The shackles of thy mind:

More than our kin ye are; henceforth not less than kind. {138A}

Bind on the splendid sandals, and unloose

The burning horses, and fling wide the reins!

From cold Archangel unto Syracuse

Europe shall see and tremble and ask truce,

And new blood pour through Asia’s wasted veins.

Our Empire from Guiana to Hong Kong,

In your new love made strong,

Shall last while earth is glad because of sun and song.

And O! ye desert places of the sea,

Ye plains and mountains rugged with the wind,

And all ye hollow caverns whence there flee

Foam-heads and blusterous waves, give ear to me,

And O thou thunder, follow hard behind!

O womb of night, reverberate these chords,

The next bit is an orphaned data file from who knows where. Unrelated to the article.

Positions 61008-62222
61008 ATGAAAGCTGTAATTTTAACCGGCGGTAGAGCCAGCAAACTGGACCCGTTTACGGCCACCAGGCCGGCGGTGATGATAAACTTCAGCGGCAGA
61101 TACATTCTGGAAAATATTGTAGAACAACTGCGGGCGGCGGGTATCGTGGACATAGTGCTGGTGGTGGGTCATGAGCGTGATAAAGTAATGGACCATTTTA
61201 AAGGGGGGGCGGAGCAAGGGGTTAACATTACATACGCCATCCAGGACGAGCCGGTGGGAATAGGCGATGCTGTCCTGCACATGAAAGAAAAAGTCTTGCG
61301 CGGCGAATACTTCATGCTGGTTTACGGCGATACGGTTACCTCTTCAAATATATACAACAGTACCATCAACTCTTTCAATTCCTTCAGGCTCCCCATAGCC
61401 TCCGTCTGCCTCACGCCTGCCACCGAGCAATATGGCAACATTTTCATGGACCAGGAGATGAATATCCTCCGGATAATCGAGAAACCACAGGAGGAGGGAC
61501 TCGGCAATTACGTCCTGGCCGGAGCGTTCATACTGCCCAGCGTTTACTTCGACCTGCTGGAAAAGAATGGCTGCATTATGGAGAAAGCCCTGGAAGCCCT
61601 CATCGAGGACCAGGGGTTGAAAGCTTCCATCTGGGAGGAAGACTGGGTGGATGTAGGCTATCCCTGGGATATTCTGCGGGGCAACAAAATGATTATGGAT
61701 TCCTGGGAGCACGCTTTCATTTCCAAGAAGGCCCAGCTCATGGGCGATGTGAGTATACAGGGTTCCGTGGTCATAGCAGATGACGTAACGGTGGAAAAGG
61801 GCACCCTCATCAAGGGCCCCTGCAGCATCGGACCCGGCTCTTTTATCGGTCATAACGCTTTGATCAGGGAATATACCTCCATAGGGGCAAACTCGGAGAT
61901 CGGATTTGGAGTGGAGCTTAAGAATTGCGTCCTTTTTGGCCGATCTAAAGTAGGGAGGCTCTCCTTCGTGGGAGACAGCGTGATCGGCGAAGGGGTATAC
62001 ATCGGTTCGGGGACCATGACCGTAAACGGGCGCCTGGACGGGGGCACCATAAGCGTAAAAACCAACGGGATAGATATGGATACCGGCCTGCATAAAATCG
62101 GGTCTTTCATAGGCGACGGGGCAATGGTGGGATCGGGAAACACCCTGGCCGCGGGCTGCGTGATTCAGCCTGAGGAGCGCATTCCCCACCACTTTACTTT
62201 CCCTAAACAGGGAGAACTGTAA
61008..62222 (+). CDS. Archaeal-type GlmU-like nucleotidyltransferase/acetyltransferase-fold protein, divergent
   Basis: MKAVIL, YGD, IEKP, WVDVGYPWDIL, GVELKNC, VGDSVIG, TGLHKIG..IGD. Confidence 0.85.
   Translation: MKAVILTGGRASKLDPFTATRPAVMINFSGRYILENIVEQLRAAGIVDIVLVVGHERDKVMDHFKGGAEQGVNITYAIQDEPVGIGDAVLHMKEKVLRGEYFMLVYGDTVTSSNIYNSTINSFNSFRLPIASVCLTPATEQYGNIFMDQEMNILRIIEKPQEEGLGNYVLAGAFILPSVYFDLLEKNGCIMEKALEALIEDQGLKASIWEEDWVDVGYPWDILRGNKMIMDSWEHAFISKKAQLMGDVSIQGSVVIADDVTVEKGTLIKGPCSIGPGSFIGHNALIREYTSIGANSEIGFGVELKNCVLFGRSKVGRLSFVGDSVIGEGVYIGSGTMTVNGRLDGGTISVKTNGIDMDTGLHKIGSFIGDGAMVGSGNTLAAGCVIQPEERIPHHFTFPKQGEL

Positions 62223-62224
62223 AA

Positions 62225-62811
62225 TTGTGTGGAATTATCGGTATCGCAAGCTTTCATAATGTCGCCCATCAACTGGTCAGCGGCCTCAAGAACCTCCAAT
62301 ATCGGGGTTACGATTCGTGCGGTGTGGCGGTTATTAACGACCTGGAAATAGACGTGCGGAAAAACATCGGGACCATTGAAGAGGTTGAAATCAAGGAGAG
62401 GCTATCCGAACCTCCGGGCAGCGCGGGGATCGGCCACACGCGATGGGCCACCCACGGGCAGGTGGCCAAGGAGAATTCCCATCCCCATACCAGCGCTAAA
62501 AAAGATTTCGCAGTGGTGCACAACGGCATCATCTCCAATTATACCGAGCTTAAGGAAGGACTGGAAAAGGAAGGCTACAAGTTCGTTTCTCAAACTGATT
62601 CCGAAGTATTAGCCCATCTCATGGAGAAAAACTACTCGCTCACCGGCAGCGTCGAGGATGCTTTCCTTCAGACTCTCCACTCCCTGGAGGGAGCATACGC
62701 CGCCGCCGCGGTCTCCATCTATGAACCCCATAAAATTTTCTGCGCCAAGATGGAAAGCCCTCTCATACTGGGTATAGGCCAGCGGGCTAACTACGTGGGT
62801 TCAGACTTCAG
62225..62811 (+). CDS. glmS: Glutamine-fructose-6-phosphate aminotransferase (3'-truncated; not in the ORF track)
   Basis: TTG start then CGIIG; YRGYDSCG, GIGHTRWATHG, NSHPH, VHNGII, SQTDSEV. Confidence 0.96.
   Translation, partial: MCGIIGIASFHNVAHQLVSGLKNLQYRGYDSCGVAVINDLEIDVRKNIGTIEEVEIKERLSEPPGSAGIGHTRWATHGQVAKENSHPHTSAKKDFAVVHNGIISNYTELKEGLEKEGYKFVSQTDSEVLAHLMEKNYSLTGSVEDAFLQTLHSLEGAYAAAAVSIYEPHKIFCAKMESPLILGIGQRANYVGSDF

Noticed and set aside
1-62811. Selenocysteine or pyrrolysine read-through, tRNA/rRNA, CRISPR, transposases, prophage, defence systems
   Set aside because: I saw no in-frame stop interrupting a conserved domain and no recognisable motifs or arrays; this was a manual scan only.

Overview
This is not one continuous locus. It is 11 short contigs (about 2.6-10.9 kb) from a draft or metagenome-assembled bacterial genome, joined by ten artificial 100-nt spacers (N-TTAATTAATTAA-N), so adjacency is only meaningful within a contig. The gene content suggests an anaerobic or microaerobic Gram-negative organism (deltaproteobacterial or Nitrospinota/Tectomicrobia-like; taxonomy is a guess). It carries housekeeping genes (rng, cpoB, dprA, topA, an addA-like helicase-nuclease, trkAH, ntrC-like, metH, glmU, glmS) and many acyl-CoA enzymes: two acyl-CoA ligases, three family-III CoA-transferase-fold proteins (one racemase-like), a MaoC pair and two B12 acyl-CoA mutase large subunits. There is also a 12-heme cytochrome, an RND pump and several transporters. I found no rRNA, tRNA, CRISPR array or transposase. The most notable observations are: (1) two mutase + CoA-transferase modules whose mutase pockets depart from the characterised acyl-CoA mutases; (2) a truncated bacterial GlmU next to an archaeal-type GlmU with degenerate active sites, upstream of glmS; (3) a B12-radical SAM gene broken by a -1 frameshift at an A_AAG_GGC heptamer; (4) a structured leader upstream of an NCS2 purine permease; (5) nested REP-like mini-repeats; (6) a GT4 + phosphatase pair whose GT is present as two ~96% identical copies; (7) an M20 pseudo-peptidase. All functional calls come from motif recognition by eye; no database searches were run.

Ye clouds, ye stormy lords,

With clamour and shrill voice as of ten thousand swords.

Swords that clang sharp on heaven’s anvil, white

With heat of God’s own forehead that beholds

The building broken that is made of might,

Nor builded firm on justice’ iron height,

Nor is not cast in mercy’s sliver mould: —

Swords sharp to slay, when vengeance must its fill

Drink of the bloody rill

Wherein men lave their mouths, arise and smite and kill.

Listen all lands, and wonder! For the night

Rolls back her beaten iron, and the day

Breaks, and the passionate heralds of the light,

Armoured with love for panoply of might,

Rush on the portals of the falling way.

The lamps of heaven are dim while swords strike fire

From rocks whose crests burn higher: —

At their assault hell’s dogs gasp, totter, and expire {138B}

All the gold gates re open of the East;